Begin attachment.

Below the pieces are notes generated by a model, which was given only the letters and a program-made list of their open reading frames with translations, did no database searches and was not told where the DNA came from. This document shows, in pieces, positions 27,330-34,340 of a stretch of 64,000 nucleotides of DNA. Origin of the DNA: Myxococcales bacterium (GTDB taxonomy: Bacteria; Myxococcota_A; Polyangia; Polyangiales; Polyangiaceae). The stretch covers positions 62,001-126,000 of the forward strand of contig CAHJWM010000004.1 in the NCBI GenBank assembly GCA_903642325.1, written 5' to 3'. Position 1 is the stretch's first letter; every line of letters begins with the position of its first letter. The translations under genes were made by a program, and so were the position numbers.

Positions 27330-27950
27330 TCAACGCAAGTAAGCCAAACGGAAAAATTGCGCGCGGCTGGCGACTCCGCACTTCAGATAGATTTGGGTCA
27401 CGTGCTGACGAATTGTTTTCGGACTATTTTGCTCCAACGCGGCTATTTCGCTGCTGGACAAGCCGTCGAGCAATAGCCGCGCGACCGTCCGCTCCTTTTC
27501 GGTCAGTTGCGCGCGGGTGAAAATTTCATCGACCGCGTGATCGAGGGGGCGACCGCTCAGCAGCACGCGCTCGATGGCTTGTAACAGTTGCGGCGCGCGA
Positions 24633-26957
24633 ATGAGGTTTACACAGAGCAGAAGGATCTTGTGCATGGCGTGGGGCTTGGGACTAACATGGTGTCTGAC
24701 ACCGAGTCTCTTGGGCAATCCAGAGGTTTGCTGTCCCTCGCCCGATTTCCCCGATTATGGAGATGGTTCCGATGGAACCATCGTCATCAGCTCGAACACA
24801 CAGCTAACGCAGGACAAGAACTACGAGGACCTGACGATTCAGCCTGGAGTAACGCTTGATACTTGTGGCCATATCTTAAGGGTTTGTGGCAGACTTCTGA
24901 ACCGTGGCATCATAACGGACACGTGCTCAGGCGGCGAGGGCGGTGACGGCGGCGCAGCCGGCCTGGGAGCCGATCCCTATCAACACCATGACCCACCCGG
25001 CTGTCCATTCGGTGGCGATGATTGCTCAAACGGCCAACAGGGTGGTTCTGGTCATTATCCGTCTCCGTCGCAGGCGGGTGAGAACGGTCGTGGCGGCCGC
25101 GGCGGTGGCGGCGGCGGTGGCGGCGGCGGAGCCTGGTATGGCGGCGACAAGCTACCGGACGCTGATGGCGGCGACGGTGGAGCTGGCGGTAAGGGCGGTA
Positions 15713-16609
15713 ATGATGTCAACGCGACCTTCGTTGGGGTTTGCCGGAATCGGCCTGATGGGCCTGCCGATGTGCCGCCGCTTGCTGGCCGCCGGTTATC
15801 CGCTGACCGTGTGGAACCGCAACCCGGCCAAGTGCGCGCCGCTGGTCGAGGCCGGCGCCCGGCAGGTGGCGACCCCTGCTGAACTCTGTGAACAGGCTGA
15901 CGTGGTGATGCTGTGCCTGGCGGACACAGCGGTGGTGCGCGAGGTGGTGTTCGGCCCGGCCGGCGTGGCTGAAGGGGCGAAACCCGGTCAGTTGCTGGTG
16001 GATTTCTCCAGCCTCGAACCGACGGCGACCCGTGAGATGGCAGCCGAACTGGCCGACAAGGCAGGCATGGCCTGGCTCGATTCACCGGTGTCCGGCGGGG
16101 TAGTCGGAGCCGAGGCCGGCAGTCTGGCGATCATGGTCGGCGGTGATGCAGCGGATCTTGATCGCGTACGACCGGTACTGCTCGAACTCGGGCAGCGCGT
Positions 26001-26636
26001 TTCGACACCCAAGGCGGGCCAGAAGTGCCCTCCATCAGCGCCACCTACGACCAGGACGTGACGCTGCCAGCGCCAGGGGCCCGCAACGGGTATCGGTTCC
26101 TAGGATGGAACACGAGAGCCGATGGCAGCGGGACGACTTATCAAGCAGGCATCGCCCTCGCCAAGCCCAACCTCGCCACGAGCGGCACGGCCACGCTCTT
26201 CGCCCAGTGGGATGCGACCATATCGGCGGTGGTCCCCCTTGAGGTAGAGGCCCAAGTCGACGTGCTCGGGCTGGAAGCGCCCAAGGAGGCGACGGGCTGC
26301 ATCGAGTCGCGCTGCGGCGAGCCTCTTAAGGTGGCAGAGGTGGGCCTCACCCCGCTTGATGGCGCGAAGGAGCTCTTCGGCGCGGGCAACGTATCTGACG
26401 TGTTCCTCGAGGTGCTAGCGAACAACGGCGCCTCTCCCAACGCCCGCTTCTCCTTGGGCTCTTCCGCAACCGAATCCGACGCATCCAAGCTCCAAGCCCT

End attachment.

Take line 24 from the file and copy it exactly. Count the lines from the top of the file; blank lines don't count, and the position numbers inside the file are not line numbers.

26401 TGTTCCTCGAGGTGCTAGCGAACAACGGCGCCTCTCCCAACGCCCGCTTCTCCTTGGGCTCTTCCGCAACCGAATCCGACGCATCCAAGCTCCAAGCCCT